Differential Equations - Separating Variables

It is a very unusual thing to be given a differential equation that will just, well, integrate. Usually some manipulations must be performed, whether it is simplifying, grouping like terms, simplifying, making substitutions or separating variables – the technique illustrated here. In general a differential equation may haveandterms on both sides, but if the equation is of a certain form –- we can rearrange to have all terms includingon the right hand side and all terms includingon the left hand side, obtaining in this case,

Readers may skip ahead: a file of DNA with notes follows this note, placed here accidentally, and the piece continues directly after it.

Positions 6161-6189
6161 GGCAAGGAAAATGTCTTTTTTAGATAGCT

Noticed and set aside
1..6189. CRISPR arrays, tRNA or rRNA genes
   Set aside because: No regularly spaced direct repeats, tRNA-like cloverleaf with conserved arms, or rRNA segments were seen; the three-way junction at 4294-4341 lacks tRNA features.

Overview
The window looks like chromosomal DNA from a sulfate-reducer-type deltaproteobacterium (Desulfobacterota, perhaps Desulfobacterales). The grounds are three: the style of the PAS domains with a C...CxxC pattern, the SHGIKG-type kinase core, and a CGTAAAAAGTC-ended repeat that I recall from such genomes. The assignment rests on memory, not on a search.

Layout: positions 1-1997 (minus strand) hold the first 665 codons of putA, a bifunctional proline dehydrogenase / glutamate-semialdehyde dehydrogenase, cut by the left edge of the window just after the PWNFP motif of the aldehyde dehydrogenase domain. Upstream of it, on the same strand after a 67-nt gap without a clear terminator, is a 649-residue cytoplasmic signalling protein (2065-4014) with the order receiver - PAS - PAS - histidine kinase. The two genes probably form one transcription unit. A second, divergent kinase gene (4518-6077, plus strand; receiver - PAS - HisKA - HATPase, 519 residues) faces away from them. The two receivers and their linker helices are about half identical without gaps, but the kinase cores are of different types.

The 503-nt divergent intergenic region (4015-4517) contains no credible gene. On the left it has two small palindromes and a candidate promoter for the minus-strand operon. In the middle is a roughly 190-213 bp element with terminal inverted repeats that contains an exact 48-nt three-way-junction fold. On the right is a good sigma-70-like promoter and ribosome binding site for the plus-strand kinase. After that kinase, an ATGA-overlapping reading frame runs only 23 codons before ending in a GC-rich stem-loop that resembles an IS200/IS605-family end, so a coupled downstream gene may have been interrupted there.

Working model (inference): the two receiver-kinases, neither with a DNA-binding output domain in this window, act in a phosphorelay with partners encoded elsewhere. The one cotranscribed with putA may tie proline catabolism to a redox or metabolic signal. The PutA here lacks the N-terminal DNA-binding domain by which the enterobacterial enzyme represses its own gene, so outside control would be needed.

We can then integrate both sides:

Example: Solve the differential equation

Multiply byand divide byto giveWe can now integrate:

is a product which we integrate by parts obtainingTo find the constantwe need what is called a boundary condition. Suppose then that we have that whenSubstitute these values into (1) to obtain


Example: Solve

Factorise the right hand side intoto givewhich is separable.

Multiply byand divide byto giveWe can now integrate:(1)

If we are to makethe subject we exponentiate both sides, raisingto the power of both sides:

whereNotice how the constant termin (1) becomes the constant factorwhen we exponentiate.